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Principles of tagging

Tagsonomy is introducing a new member, Don Turnbull - an Assistant Professor in the School of Information at the University of Texas at Austin. He teaches a couple of courses related to issues that could revolve around tagging, including a course on what he calls "Knowledge Management Systems" as well as "Web Information Retrieval, Evaluation & Design" and even about designing information systems from the perspective of "Information Architecture & Design".

Don's first post is on tag_good vs. tag_bad?

"Tags are good because:

  • They show a user’s view of the data,
  • When in a hypertext system, they provide easy ways to sort and browse data,
  • They help with search because they may offer additional keywords for a resource that aren’t in the original resource,
  • Experts are not good at describing every possible keyword or concept that may apply
  • Tags are additional (meta)data that can be analyzed by information retrieval systems

Tags are bad because:

  • Experts may be a little better at describing resources (assuming that experts are the one posting and creating the resources in question),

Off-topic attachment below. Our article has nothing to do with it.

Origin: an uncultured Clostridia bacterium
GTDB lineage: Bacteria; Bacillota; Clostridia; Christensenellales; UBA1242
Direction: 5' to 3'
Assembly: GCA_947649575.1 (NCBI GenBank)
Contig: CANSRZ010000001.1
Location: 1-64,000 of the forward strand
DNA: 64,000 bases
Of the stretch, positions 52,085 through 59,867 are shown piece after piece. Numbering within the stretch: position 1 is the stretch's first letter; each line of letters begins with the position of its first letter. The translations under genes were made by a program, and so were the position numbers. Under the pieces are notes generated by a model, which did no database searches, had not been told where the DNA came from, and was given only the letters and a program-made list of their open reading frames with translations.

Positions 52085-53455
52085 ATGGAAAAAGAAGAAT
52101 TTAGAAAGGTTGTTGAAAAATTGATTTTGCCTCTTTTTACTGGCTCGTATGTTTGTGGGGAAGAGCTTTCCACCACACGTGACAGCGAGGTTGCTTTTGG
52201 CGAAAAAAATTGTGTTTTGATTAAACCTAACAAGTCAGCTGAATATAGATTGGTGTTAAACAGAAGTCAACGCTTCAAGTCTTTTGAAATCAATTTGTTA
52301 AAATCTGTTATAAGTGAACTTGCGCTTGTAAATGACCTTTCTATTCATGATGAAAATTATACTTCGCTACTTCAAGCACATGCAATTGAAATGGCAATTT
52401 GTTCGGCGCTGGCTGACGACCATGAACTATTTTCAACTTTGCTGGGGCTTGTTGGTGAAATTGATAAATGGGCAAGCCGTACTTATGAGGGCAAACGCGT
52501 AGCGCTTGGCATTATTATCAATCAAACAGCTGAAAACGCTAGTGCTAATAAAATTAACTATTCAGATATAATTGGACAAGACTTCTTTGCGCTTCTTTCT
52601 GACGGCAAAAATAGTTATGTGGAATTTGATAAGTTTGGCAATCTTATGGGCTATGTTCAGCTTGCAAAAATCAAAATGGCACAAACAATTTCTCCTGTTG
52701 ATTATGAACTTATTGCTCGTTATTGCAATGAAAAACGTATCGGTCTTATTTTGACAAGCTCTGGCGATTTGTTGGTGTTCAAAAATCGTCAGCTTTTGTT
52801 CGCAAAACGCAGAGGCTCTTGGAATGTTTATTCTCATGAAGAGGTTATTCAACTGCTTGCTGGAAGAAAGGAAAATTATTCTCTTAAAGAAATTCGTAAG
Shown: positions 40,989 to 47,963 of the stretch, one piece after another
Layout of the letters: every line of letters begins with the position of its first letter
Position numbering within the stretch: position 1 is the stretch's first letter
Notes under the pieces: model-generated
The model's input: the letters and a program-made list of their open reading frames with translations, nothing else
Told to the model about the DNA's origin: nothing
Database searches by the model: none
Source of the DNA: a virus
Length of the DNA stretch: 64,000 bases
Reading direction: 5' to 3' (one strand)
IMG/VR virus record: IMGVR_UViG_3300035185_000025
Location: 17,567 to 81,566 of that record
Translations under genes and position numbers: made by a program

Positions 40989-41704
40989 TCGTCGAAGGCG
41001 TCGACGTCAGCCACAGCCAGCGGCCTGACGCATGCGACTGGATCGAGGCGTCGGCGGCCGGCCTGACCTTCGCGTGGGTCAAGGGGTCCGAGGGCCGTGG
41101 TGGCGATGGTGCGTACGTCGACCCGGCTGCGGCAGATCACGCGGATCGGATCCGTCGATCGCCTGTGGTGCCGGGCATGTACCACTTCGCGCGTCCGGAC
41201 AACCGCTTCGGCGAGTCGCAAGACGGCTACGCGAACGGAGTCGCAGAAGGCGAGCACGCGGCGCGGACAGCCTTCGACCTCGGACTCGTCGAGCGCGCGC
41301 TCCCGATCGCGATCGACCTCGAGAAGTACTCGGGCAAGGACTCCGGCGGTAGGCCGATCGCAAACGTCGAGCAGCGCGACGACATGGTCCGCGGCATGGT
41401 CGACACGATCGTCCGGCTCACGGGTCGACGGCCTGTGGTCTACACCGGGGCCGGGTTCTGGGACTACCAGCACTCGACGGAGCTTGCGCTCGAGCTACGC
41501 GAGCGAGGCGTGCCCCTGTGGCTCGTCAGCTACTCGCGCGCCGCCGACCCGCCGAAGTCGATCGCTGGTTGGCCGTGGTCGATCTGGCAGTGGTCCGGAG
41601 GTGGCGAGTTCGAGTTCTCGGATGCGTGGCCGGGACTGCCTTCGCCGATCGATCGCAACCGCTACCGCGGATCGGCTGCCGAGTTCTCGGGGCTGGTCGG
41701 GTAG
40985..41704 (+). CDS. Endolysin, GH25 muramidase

• Tags may be too focused on one community of users for wide utility,
  • Once tagged, a dynamic resource may change, but the tags may not necessarily be updated to reflect this change,
  • Tags are just another system of resource identification to spam, spoof and game (especially tags as links to Web pages)".

Although this covers his post, the richness is in the comments. Since we support internal tags as well as external tags in 3rd party systems ( and technorati, et al), we face many of the mentioned situations. However, our primary purpose is to deliver a rich-information environment that connects people, places, and things to ideas and information. We never stop trying to make you the first to know the meaning and context of:

  1. who, what, where, when, how, and why,
  2. questions, answers, concepts, solutions, problems and ideas,
  3. to get your work done.

Tagging in general is used heavily in Ideascape as a method to make it easy to define information from a users point of view. ...learn more about tagging and social software, and Missed Opportunities?